Childhood & Early Years
Dana Hill was born as Dana Lynne Goetz on May 6 1964 in Encino, Los Angeles, California into a Hollywood family that had been involved in film and television business for five generations. Her father Theodore Arthur "Ted" Goetz, was a well-known director and producer of television commercials.
Her mother, Sandy Goetz nee Hill, was a homemaker. Dana was the oldest of her parents’ three children. She had two younger brothers named, Mathew Goetz and Daniel Goetz.
From her father’s previous marriage to Jane Small, she had four half-siblings; Beth, Jack, Amy and Ted. Among them, Beth also died young from diabetes-related complications.
Dana was very good in sports in her childhood. She did extremely well in swimming, basketball and track while in her grade school. In 1973, she did her first commercial, appearing with Dave William Cowens of the Boston Celtics, spinning a basketball on her finger for a YMCA advertisement.
At the age of 10, she won the third nationwide position in the 880-yard run and fourth in the mile run. But everything changed when a few weeks later she collapsed on the track. Subsequent medical examinations revealed that she had Type I diabetes.
Her diabetes effectively put an end to her athletic career. Dana was not only placed on a sugar-free diet, but also had to take insulin shots. As a 10-year-old child, she hated them both. The disease also stunted her growth and caused life-long health problems.
Diabetes may have put an end to her sporting career, but it could not restrain her indomitable spirit. By the time she was in her early teens, she had developed a keen interest in acting, taking inspiration from Mary Tyler Moore, who also suffered from Type I diabetes.
She was enrolled in the now-defunct Cal Prep High School in Van Nuys, from where she graduated in 1981. She regularly appeared in school plays, in addition to doing half a dozen TV commercials and eight television series.
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In 1978, Dana Hill made her television debut at the age of 14, appearing as a girl scout in the ‘Mork the Gullible’ episode of the ABC sitcom, ‘Mork & Mindy’. Her father was not happy about it and strongly discouraged her. But she was determined to continue acting.
She chose her mother’s maiden name, Hill, as her professional surname because she wanted to get roles on her own merit rather than by using her father’s clout. Moreover, it helped to kill any accusation of nepotism that might have surfaced had she used her father’s surname.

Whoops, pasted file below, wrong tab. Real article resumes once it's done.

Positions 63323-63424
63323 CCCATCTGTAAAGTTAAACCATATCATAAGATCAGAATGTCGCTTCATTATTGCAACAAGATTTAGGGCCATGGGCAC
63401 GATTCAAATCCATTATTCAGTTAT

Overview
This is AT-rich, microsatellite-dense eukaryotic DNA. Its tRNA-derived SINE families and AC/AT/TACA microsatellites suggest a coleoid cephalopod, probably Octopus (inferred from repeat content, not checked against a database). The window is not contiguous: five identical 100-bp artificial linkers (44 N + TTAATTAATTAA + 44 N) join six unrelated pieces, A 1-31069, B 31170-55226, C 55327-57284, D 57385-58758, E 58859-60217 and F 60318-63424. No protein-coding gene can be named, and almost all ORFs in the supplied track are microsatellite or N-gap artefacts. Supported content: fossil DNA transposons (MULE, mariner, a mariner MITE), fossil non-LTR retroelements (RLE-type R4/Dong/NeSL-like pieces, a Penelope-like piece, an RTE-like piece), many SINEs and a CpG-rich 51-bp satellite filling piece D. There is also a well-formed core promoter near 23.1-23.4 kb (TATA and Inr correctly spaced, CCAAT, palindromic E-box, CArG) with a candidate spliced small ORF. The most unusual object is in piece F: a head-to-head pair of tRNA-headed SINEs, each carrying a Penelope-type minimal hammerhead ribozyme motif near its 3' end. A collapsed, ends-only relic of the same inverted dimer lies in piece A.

In 1979, Dana appeared in two television films; as Debbie in 'The Paul Williams Show' and as Courtney Featherstone in 'Featherstone's Nest'. She also appeared in the role of Maggie Joy in the television mini-series, 'The French Atlantic Affair,' in the same year.
In 1980, she appeared in two television films; as Kim Lissick in ‘The $5.20 an Hour Dream’ and as Foxy Cooper in ‘The Kids Who Knew Too Much’. In addition, she appeared as Michelle Mudd in one episode of ‘ABC Afterschool Special’ and as Martha in one episode of ‘Family’.
In 1981, Dana had her breakthrough, appearing in the role of Jennifer Phillips, a 12-year-old molestation victim, in the made-for-television movie, ‘Fallen Angel’. She was then 17 years old but looked younger due to diabetes, and ended up convincingly playing the role. She won a Young Artist Award for it.
‘Fallen Angel’ was released in February 1981, establishing her as an actress. In April, her career received further boost when she played the role of Gabby Gallagher in CBS sitcom, ‘The Two of US’. First aired on April 6 1981, the show ran for 20 episodes, with Dana appearing in each of them.
In 1982, she appeared in the role of Sherry Dunlap in ‘Shoot the Moon’, her first drama film. ‘The Member of the Wedding’, a TV film based on Carson McCullers’ novel of the same name, was her another major performance in the same year. She appeared as Frankie Adams in it.
Also in 1982, she made a guest appearance as Libby in the ‘Child’s Play’ episode of ‘Fall Guy’, an action-adventure television program produced by ABC. Later, she appeared in its ‘P.S. I Love You’ episode (1983) as Cassie Farraday, and in the ‘Tag Team’ episode (1986) as Loser.
In 1983, Dana starred as Ellie Turner in ‘Cross Creek’, a film based on Marjorie Kinnan Rawlings's memoir. In the same year, she appeared as Willie in the ‘Basket Case’ episode of ‘Magnum P.I’, a crime drama television series and as Gussie Mapes in the television short, 'Branagan and Mapes.'
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In 1984, she appeared as Cindy Lewis in ‘Silence of the Heart’, a TV film and as Geraldine 'Jellybean' Oxley in the ‘Welcome Home, Jellybean’ episode of CBS Schoolbreak Special.